The piezoelectric actuator 104 is selectively applied to the machinery/equipment, and receives voltages relayed from the voltage source 108 to facilitate damping mechanical vibration that would otherwise be resident on the machinery/equipment 102. For example, the control component 106 can determine a desirable voltage/current to deliver to the piezoelectric actuator 104, and thereafter inform the voltage source 108 of the desirable voltage/current. Piezoelectricity refers to an ability of particular materials to produce a voltage when subjected to mechanical stress and/or strain. Within piezoelectric material utilized by the piezoelectric actuator 104, positive and negative electrical charges are separated, but symmetrically distributed, thereby rendering the piezoelectric material neutral. Upon applying a stress and/or strain, the symmetry is destroyed and the charge asymmetry generates a voltage. The piezoelectric material also exhibits converse piezoelectric properties, wherein applying a voltage and/or current results in distortion of the piezoelectric material. Distortion resulting from applying a voltage and/or current can be controlled via applying appropriate voltages to particular areas of the piezoelectric actuator 104. Moreover, as the piezoelectric material can generate a voltage/current when distorted via application of stress and/or strain, the piezoelectric actuator 104 can be selectively applied to the machinery/equipment 102 to facilitate damping of mechanical vibration associated therewith. For example, a distortion can occur in the piezoelectric actuator 104 upon abruptly starting and/or stopping a gantry beam, thereby resulting in generation of voltages/currents from the piezoelectric actuator 104. Such voltages can be monitored by the control component 106, and thereafter the control component 106 can control a voltage to be delivered to the piezoelectric actuator 104 via the voltage source 108. This delivered voltage can cause the piezoelectric actuator 104 to distort and generate damping forces that effectively damp vibrations associated with the gantry beam. The aforementioned properties of the piezoelectric actuator 104 (e.g., distortion upon an application of voltage, generating voltage upon distortion, . . . ) can effectuate dynamic monitoring as well as feedback control. The piezoelectric actuator 104 can comprise any suitable piezoelectric material that exhibits sufficient distortion upon receiving a voltage, such as crystals of tourmaline, quarts, topaz, cane sugar, Rochelle salt, quartz analogue crystals (e.g., ALPO4, GaPO4, . . . ), ceramics with perovskite or tungsten-bronze structures (e.g., BaTiO3, KNbO3, LiNbO3, LiTaO3, BiFeO3, NaxWO3, Ba2NaNb5O15, Pb2KNb5O15, . . . ), polymer polyvinlidene fluoride (—CH2—CF2—)n, etc.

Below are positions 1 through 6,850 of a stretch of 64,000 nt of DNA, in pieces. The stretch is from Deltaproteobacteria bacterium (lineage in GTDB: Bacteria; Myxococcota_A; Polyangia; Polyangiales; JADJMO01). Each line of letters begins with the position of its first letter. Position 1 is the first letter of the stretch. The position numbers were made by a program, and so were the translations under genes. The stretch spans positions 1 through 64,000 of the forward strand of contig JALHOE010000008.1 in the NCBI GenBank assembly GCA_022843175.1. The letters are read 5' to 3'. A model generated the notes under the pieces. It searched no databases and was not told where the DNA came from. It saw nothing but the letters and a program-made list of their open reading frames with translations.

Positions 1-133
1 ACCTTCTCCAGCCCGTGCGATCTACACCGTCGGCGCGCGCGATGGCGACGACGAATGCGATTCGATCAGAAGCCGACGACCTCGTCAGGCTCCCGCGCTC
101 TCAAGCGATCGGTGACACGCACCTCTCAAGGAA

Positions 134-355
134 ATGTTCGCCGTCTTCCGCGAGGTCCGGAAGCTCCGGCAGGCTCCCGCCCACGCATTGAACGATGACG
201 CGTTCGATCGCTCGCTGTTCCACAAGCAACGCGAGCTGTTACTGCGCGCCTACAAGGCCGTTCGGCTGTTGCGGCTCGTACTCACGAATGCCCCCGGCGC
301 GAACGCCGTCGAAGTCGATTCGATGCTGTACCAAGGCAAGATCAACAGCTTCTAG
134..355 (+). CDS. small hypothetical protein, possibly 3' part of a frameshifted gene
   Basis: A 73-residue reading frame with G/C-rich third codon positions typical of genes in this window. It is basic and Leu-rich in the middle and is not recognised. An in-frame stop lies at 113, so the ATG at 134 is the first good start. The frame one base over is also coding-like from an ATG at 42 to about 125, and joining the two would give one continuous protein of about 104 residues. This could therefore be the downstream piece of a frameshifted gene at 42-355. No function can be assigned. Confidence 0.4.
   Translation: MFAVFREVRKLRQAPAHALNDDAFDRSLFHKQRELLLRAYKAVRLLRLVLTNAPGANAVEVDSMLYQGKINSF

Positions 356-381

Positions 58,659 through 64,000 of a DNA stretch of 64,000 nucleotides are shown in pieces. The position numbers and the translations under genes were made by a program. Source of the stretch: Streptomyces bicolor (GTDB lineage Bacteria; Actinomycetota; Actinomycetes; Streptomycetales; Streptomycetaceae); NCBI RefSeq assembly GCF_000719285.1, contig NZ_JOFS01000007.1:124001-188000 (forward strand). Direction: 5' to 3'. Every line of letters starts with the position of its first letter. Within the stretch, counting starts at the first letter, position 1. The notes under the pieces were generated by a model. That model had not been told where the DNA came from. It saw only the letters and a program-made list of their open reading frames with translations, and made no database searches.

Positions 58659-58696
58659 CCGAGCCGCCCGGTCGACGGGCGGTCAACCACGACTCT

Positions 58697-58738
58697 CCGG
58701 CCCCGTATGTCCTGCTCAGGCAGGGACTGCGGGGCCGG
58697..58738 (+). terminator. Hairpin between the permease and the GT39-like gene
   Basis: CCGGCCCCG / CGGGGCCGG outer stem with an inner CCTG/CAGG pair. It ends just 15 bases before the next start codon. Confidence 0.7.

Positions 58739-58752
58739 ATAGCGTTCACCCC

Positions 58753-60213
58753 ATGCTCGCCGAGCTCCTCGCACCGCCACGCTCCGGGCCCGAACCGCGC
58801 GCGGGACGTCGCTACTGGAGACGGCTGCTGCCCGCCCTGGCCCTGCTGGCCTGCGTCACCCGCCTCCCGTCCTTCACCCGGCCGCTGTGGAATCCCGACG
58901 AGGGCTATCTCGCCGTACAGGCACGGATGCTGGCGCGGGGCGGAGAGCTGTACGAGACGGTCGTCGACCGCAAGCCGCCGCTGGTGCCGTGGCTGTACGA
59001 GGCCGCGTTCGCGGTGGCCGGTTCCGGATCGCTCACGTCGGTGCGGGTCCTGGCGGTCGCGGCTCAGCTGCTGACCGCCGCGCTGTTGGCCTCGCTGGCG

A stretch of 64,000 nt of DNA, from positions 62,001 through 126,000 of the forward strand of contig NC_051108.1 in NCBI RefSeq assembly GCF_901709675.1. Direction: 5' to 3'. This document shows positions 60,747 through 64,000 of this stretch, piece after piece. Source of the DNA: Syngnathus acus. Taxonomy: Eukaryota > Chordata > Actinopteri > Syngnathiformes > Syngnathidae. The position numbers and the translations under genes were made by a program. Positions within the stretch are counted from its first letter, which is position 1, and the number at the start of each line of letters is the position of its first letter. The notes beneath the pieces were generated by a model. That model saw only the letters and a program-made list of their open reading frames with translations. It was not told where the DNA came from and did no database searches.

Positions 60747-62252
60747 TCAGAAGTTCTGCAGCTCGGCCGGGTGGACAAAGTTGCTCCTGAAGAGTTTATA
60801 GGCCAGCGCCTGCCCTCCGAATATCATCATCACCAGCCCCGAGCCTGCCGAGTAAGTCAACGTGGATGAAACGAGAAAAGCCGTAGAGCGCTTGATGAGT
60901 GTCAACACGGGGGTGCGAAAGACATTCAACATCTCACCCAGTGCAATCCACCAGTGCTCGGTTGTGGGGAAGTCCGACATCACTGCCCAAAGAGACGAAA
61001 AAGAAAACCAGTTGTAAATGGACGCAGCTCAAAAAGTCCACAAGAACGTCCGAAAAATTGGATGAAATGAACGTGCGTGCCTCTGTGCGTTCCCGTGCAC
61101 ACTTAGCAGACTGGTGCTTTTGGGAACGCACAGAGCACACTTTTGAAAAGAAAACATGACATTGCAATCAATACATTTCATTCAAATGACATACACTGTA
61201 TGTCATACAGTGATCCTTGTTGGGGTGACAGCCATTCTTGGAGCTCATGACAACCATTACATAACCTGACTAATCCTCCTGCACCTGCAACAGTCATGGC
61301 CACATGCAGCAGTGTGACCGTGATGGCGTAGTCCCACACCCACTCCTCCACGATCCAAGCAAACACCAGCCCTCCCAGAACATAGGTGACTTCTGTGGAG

In accordance with one aspect of the present invention, commercially available piezoelectric ceramics such as PZT, PLZT and PMN-PT can be utilized to effectively damp mechanical vibration associated with the gantry beam 102 upon positioning and/or movement thereof. More specifically, a Nb-doped PLZT having a general formula (Pb1-xLax)(ZryTi1-y)1-(x/4)O3, wherein x approximately equals 0.07 and y approximately equals 0.60, can be utilized in connection with the present invention. The ceramic can be fabricated by a hot forging technique utilizing PbO, TiO2, ZrO2, and La2O3 powders as starting materials with Nb2O5 added to provide 0.5–1.5% Nb5+ (mole % as dopant). Moreover, the ceramic can be fabricated via mixing appropriate weights of the aforementioned materials. For example, 163 units of PbO, 9 units of La2O3, 56 units of ZrO2, 24 units of TiO2, and 1 unit of Nb2O5 can be mixed to fabricate the aforementioned ceramic.